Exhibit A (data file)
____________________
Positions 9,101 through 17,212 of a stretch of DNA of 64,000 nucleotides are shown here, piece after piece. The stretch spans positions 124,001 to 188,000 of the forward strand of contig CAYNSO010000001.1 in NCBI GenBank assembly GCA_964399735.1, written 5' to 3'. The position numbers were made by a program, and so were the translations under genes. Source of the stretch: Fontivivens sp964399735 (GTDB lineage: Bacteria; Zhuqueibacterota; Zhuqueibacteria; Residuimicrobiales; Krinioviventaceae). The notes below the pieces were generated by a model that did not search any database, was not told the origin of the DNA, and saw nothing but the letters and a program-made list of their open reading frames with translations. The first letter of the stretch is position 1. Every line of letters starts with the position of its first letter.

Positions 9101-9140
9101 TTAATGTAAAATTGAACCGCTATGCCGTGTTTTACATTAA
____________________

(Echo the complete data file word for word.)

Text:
Positions 9,101 through 17,212 of a stretch of DNA of 64,000 nucleotides are shown here, piece after piece. The stretch spans positions 124,001 to 188,000 of the forward strand of contig CAYNSO010000001.1 in NCBI GenBank assembly GCA_964399735.1, written 5' to 3'. The position numbers were made by a program, and so were the translations under genes. Source of the stretch: Fontivivens sp964399735 (GTDB lineage: Bacteria; Zhuqueibacterota; Zhuqueibacteria; Residuimicrobiales; Krinioviventaceae). The notes below the pieces were generated by a model that did not search any database, was not told the origin of the DNA, and saw nothing but the letters and a program-made list of their open reading frames with translations. The first letter of the stretch is position 1. Every line of letters starts with the position of its first letter.

Positions 9101-9140
9101 TTAATGTAAAATTGAACCGCTATGCCGTGTTTTACATTAA